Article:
Originally launched in 1953, the Rolex Explorer collection acquired its now-legendary name when Edmund Hillary and Tenzing Norgay became the first men to summit Mount Everest. To celebrate their great feat, Rolex released the Explorer: a watch made especially for those with a sense of adventure. It is important to remember that Rolex supplied the Oyster Perpetual for the British Everest expedition of 1953 – Rolex’s founder, Hans Wilsdorf, believed in testing Rolex replica watches in the real world.
Despite its status as a tribute to one of mankind’s greatest achievements, the Explorer has always been Rolex’s most understated sports replica watch. It doesn’t have the glitz and glamour of a Submariner, GMT-Master, or Daytona, but it has the pure quality of a Rolex tool watch with the durability, accuracy, and readability you’d expect when you’re walking on clouds and snow.
The Explorer is the oldest Rolex sports watch model still in production. Over the past six decades, the company has released several Explorer collections, but the design of the watch has remained remarkably consistent. The now-discontinued Explorer 214270 is not only the largest Explorer model ever made, but there are two different dial variations to consider. For all the details on this model, delve into our ultimate guide to the Rolex Explorer 214270.
From a design standpoint, the Rolex Explorer has always adhered to a minimalist philosophy of the bare essentials – perfectly executed – with no extra features on the watch. The Explorer has no dial color, bracelet style, or date complications. A water-resistant case, a three-link Oyster bracelet, and a black chronograph dial with three oversized numerals are the defining features of the Explorer.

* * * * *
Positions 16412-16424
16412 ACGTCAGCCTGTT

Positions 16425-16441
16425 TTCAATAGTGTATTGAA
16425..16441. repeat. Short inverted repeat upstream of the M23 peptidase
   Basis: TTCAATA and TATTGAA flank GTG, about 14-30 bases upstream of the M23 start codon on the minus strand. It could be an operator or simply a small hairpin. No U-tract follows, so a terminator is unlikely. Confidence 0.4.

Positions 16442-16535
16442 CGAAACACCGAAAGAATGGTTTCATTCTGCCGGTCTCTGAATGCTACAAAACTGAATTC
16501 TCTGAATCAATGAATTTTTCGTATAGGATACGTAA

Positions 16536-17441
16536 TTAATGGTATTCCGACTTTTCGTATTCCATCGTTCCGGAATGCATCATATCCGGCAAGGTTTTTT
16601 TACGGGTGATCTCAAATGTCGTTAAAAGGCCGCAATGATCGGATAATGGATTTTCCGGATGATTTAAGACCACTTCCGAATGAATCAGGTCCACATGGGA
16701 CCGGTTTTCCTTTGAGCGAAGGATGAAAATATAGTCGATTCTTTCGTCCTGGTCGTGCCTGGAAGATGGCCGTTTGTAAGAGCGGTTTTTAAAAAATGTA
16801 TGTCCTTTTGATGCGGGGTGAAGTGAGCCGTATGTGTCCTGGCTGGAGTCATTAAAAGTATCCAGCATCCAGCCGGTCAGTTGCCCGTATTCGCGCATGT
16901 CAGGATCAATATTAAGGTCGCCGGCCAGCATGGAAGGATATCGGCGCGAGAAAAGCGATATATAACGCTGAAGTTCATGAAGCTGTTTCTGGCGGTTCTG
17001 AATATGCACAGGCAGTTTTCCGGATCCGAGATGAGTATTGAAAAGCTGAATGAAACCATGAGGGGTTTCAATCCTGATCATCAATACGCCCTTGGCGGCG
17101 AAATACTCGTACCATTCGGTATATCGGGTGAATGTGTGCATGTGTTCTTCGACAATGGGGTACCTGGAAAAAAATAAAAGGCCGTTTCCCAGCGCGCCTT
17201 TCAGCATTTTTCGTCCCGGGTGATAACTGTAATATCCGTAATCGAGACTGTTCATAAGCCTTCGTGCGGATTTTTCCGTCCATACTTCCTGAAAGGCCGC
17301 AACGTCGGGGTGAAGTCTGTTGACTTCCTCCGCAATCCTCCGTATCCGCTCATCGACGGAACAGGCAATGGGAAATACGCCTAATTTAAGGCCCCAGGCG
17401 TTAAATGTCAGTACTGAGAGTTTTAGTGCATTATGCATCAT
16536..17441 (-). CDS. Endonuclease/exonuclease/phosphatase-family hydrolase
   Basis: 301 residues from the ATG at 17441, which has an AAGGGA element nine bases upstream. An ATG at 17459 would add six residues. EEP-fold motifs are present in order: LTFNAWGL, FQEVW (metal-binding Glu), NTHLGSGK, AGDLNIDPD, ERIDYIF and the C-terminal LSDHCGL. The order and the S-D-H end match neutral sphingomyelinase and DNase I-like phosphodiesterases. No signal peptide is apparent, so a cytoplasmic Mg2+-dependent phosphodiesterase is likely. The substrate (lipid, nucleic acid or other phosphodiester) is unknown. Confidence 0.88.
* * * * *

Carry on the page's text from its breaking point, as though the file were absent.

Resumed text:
However, when Rolex introduced the Explorer 214270 at Baselworld 2010, the then-new product featured a 39 mm case. Until then, the Explorer had been 36 mm; the addition of 3 mm thus broadened the appeal of the fake watch, including for those who prefer a slightly larger watch.
What’s more, like all of its predecessors, the Rolex Explorer 214270 comes with a steel Oyster bracelet. However, the Explorer 214270’s Oyster bracelet benefits from fully solid links and a new Oyster locking clasp that offers greater weight and security on the wrist than the hollow center link and Rolex Seal clasp of the older Oyster bracelet. The bracelet is also equipped with the brand’s innovative Easylink extension system, which allows the wearer to easily fine-tune the bracelet by up to 5 mm.